• Disciples Of the Crow  
  • Storyboard gallery 
  • Original theatrical trailer 

The first commentary is a fan/critics commentary by writers Justin Beahm and John Sullivan. Both do a good job of making the commentary a conversation about the history of the film and the context within film history and Stephen King’s career.  A solid track. 

The second commentary track is an archival one with director Fritz Kiersch, producer Terrence Kirby and actors John Franklin and Courtney Gains who play bad kids Isaac and Malachai.  The track is a lively affair with everyone trading production stories and discussing the film’s history itself.  It’s more entertaining than informative.  

Harvesting Horror (36:15) – is an archival featurette on the making of the film.  The detailed look at the production has most of the major cast and crew are involved minus both Peter Horton (who’s absent from all materials) and Linda Hamilton (who gets her own featured interview with It was the Eighties!).  Of course, Stephen King has disavowed all knowledge of this film, so he also does not appear.  

Field of Nightmares (17:19) – is an archival interview (from the previous Arrow Edition) with screenwriter George Goldsmith discussing the adaptation process and his history with the material.  

Return to Gatlin (16:29) – is an archival interview (from the previous Arrow Edition) that features writer John Sullivan going back to the Iowa locations the production filmed at.  Definitely seems more interesting than a trip to the Field of Dreams baseball field (also in Iowa).  

Cut From the Cornfield (5:30) – is an archival interview (from the previous Arrow Edition) with actor Rich Kleinberg looking at one a missing scene that’s referred to in the film dealing with the Blue man or as he’s referred to by the kids The man who walks behind the Rows.  It’s an interesting look at these lifted moments from the actor’s perspective.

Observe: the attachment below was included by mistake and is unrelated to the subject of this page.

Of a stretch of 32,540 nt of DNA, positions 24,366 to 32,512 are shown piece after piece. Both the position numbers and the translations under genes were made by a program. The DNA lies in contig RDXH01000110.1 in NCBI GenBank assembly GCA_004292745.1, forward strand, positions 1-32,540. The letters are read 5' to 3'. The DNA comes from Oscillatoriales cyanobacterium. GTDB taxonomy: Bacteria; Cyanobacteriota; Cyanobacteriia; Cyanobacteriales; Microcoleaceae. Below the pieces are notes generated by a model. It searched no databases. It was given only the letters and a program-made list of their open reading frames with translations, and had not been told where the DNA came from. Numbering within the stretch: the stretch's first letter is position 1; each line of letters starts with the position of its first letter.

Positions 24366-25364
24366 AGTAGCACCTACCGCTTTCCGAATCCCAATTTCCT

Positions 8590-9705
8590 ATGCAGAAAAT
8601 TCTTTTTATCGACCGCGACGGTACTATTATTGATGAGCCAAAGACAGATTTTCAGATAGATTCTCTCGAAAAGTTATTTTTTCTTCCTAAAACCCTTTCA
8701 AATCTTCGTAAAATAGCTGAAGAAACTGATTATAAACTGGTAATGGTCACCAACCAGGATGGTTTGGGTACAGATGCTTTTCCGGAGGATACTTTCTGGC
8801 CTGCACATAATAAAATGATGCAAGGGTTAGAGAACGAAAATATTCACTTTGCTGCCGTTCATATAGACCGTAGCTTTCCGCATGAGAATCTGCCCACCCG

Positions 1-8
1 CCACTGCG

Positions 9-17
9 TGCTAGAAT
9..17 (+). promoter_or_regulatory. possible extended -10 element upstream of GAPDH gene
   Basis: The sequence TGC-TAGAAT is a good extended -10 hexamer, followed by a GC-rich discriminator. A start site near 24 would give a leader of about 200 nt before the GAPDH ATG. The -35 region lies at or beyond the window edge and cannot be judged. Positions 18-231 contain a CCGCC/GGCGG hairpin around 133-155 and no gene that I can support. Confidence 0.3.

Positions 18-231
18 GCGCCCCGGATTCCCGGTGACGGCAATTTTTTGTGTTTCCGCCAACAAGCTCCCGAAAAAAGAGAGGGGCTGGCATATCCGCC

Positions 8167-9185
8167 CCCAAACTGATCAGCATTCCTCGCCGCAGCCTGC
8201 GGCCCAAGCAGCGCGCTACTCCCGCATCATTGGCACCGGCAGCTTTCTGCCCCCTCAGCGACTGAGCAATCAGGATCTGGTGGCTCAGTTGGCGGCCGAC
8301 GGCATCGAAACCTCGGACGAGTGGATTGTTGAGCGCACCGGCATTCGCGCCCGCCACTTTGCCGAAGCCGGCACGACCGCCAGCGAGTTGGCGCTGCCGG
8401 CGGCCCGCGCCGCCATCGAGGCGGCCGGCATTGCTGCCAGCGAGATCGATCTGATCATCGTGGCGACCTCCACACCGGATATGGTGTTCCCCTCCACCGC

It Was the Eighties! (14:07) – is an archival interview with star Linda Hamilton.  Hamilton is both amused and slightly embarrassed by this low-budget horror film that was released only a few months before her breakthrough The Terminator.  

Welcome to Gatlin: The Sights & Sounds of Children of the Corn (15:29) – is an archival interview with Composer Jonathan Elias and Production designer Craig Sterns on creating the score and creating the visual look (and what it took to find all that corn, of course).  

Stephen King on a Shoestring (11:18) – is an archival interview with producer Donald Borchers on what it took to produce the film on a limited budget.  Though, it should be said that it was a different era, and this actually would be considered a bigger budget production in the independent filmmaking world now. 

Disciples Of The Crow (18:56) –A short film made in 1983 of the original King story.  What makes this so fascinating is the fact that it was a part of King’s “One Dollar Deal”.  Any King fan will be delighted to dive into the short.  Non-Fans for more information just look up the terms on Google or your favorite search engine for more details.  The short is solid albeit different than the film and eventual series.  

The Final Thought

Arrow delivers another upgraded 4K UHD package too good to pass up with Children of the Corn. Recommended.  

Arrow Video’s 4K UHD edition of Children of the Corn is out September 28th

%d bloggers like this: